N X k−1 Y

1

. n2ai i=1 ni =1 i

5

Then σ(2r; 2π) = and from (19), we deduce that ∞ X

ζ(2n + 2) x2n =

∞ n+1 X X

α(π)σ(2r; 2π)x2n

n=0 r=1 π∈Π(n+1−r)

n=0

=

∞ ∞ ∞ X 1 X x2r−2 X  2k k2r k=1

=

∞ X k=1

=

∞ X k=1

where

X

∞ X σ bk (π) , k2r 2k k k=1

k

2k  k

Pk (x) :=

n=r−1 π∈Π(n+1−r)

r=1

∞ X

1

(k2 − x2 ) m=0 1

2k  2 k (k

− x2 )

∞ X

X

x2m

m=0

x2m

Pk (x)

X

π∈Π(m)

X

π∈Π(m)

α(π) σ bk (π)x2(n+1−r)

α(π) σ bk (π)

α(π) σ bk (π),

(20)

(21)

whose closed form is yet to be determined. Our strategy, as in the case of (10) [8], was to compute Pk (x) explicitly for a few small values of k in a hope that these would suggest a closed form for general k. Some examples we produced are shown below. At each step we “bootstrapped” by assuming that the first few coefficients of the current result are the coefficients of the previous result. Then we found the remaining coefficients (which are in each case unique) by means of integer relation computations. In particular, we computed high-precision (200-digit) numerical values of the assumed terms and the left-hand-side zeta value, and then applied PSLQ to find the rational coefficients. In each case we “hard-wired” the first few coefficients to agree with the coefficients of the preceding formula. Note below that in the sigma notation, the first few coefficients of each expression are simply the previous step’s terms, where the first argument of σ (corresponding to r) has been increased by two. These initial terms (with coefficients in bold) are then followed by terms with the other partitions as arguments, with all terms ordered lexicographically by partition (shorter partitions are listed before longer partitions, and, within a partition of a given length, larger entries are listed before smaller entries in the first position where they differ; the integers in brackets are nonincreasing):

6

ζ(2) = 3 ζ(4) = 3

∞ X

k=1 ∞ X k=1

ζ(6) = 3

∞ X k=1

+

27 2

1 2k k

1 

2k k

k2

1 2k  k

k6

∞ X k−1 X k=1 j=1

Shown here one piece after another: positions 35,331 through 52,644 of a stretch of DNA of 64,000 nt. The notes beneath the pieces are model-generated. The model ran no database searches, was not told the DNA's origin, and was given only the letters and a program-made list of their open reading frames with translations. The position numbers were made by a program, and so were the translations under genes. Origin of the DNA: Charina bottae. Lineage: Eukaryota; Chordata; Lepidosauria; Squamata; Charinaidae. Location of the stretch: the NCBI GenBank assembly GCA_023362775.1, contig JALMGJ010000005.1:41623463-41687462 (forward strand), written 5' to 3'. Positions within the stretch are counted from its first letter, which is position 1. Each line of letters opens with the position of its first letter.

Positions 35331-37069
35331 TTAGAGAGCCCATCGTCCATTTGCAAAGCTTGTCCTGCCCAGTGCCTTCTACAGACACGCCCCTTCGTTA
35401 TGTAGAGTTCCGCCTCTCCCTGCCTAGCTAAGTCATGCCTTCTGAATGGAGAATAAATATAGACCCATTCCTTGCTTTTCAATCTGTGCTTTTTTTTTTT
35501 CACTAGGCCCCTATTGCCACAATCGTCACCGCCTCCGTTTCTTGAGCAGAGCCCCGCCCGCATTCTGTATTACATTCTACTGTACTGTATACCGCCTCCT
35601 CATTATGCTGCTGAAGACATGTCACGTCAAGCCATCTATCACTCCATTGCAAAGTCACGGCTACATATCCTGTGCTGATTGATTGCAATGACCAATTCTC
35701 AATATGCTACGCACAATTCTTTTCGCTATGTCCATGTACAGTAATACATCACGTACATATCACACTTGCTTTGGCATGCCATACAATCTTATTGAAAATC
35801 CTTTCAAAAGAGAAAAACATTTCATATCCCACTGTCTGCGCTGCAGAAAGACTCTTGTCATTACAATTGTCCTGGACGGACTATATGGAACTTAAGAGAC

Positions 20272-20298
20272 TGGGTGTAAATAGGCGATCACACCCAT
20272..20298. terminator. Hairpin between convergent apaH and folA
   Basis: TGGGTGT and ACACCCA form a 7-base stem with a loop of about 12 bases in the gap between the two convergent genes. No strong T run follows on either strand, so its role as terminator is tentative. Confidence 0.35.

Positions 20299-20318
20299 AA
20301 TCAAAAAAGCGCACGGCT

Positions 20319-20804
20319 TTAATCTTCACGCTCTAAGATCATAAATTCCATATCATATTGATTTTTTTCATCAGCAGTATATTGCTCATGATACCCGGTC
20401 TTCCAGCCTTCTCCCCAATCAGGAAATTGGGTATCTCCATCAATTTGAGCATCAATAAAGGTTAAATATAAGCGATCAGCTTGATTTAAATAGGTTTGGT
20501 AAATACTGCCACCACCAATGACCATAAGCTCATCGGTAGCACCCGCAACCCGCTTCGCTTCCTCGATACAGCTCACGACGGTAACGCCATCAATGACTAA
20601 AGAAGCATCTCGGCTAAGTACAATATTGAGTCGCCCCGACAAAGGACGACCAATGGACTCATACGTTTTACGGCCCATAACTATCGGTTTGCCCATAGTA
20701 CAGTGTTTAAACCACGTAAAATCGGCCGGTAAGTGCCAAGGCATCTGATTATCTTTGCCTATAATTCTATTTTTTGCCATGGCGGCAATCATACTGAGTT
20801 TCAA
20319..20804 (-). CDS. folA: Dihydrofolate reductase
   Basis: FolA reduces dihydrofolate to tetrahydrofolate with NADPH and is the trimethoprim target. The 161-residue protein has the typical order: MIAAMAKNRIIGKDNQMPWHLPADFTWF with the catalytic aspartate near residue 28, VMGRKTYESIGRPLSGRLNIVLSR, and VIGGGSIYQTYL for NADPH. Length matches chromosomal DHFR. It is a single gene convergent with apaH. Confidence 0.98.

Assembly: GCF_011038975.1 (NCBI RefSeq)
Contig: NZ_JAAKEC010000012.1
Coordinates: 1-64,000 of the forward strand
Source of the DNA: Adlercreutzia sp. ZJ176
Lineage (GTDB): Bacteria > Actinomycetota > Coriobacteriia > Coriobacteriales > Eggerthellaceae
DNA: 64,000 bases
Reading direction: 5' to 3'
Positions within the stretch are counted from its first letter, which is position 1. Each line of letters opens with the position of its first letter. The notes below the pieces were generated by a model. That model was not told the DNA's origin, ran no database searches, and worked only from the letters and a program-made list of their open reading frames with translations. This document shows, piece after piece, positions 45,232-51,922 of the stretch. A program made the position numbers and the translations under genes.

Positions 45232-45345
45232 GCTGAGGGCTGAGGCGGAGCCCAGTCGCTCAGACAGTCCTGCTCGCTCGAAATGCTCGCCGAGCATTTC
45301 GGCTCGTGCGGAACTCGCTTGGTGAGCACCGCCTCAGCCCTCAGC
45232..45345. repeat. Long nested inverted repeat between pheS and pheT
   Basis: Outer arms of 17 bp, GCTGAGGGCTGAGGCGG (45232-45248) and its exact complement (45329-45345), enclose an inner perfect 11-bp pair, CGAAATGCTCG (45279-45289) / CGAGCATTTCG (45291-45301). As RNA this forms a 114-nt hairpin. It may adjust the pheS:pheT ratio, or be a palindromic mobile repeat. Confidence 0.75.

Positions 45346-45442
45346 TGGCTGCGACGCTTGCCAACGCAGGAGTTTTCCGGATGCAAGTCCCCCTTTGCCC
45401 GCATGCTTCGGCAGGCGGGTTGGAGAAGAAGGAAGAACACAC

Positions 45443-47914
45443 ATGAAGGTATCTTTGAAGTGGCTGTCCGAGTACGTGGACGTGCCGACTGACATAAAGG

k4

−9

= 3σ(2, [0]), −9 ∞ X k=1

∞ X k=1

Pk−1

Pk−1

Pk−1 −2 i=1 i  , 2 2 j 2k k k

(22)

−2 j=1 j 2k  2 k k

−2 j=1 j  2k 4 k k

= 3σ(4, [0]) − 9σ(2, [2]) ∞

45 X − 2 k=1

Pk−1

−4 j=1 j  2k 2 k k

27 45 σ(2, [4]) + σ(2, [2, 2]) 2 2 27 45 σ(4, [4]) + σ(4, [2, 2]) − 63σ(2, [6]) ζ(8) = 3σ(8, []) − 9σ(6, [2]) − 2 2 135 27 + σ(2, [4, 2]) − σ(2, [2, 2, 2]) 2 2 45 27 ζ(10) = 3σ(10, []) − 9σ(8, [2]) − σ(6, [4]) + σ(6, [2, 2]) − 63σ(4, [6]) 2 2 135 27 765 + σ(4, [4, 2]) − σ(4, [2, 2, 2]) − σ(2, [8]) + 189σ(2, [6, 2]) 2 2 4 675 405 81 + σ(2, [4, 4]) − σ(2, [4, 2, 2]) + σ(2, [2, 2, 2, 2]). 8 4 8 = 3σ(6, []) − 9σ(4, [2]) −

(23)

(24) (25)

(26)

(27)

Next from the above results, one can immediately read that α([ ]) = 3, α([1]) = −9, α([2]) = −45/2, α([1, 1]) = 27/2, and so forth. Table 1 presents the values of α that we obtained in this manner. Using these values, we then calculated series approximations to the functions Pk (x),

7

Partition [empty] 1,1 1,1,1 2,2 5 3,1,1 1,1,1,1,1 4,2 3,2,1 2,2,1,1 7 5,1,1 4,1,1,1 3,2,1,1 2,2,1,1,1 8 6,1,1 5,1,1,1 4,2,2 3,3,2 3,2,1,1,1 2,2,2,1,1 1,1,1,1,1,1,1,1

Alpha 3/1 27/2 -27/2 675/8 -3069/5 -567/2 -243/40 11475/8 -2835/2 6075/16 -49149/7 -27621/10 6885/8 17010/8 -6075/16 -1376235/56 -515970/56 193347/70 -344250/64 -277830/56 -119070/56 -60750/64 2187/4480

Partition 1 3 4 2,1,1 4,1 2,2,1 6 4,1,1 3,1,1,1 2,1,1,1,1 6,1 4,3 3,3,1 3,1,1,1,1 2,1,1,1,1,1 7,1 5,3 4,4 4,2,1,1 3,3,1,1 3,1,1,1,1,1 2,2,1,1,1,1

Alpha -9/1 -63/1 -765/4 -405/4 2295/4 -2025/8 -4095/2 -6885/8 567/2 -1215/16 49140/8 32130/8 -15876/8 -1701/8 729/16 1179576/56 902286/70 390150/64 413100/64 166698/56 10206/80 18225/64

Partition 2 2,1 3,1 1,1,1,1 3,2 2,1,1,1 5,1 3,3 2,2,2 1,1,1,1,1,1 5,2 4,2,1 3,2,2 2,2,2,1 1,1,1,1,1,1,1 6,2 5,2,1 4,3,1 4,1,1,1,1 3,2,2,1 2,2,2,2 2,1,1,1,1,1,1

Table 1: Alpha coefficients found by PSLQ computations

8

Alpha -45/2 135/2 189/1 81/8 945/2 405/4 9207/5 1323/2 -3375/16 243/80 36828/8 -34425/8 -14175/8 10125/16 -729/560 859950/56 -773388/56 -674730/56 -41310/64 297675/56 50625/128 -1458/64

by using formula (21). We obtained: 45 2 45 4 45 6 45 8 45 10 45 12 45 14 x − x − x − x − x − x − x 4 16 64 256 1024 4096 16384 45 16 x − 65536 119 4 3311 4 38759 6 384671 8 49 x + x + x + x P4 (x) ≈ 3 − x2 + 4 144 5184 186624 6718464 3605399 10 33022031 12 299492039 14 + x + x + x 241864704 8707129344 313456656384 4160315 8 74142995 10 205 2 7115 4 207395 6 x + x + x + x + x P5 (x) ≈ 3 − 16 2304 331776 47775744 6879707136 1254489515 12 20685646595 336494674715 + x + x14 + x16 990677827584 142657607172096 20542695432781824 5269 2 6640139 4 1635326891 6 5944880821 P6 (x) ≈ 3 − x + x + x − x8 400 1440000 5184000000 18662400000000 141436384956907381 212874252291349 10 x − x12 − 67184640000000000 241864704000000000000 70524260274859115989 31533457168819214655541 − x14 − x16 870712934400000000000000 3134566563840000000000000000 P3 (x) ≈ 3 −

199644809 6 680040118121 8 5369 2 8210839 4 x + x − x − x 400 1440000 5184000000 18662400000000 278500311775049 10 84136715217872681 − x − x12 67184640000000000 241864704000000000000 22363377813883431689 5560090840263911428841 − x14 − x16 . 870712934400000000000000 3134566563840000000000000000

P7 (x) ≈ 3 −

With these approximations in hand, we were then in a position to attempt to determine closed-form expressions for Pk (x). This can be done by using either “Pade” function in either Mathematica or Maple. We obtained the following: ?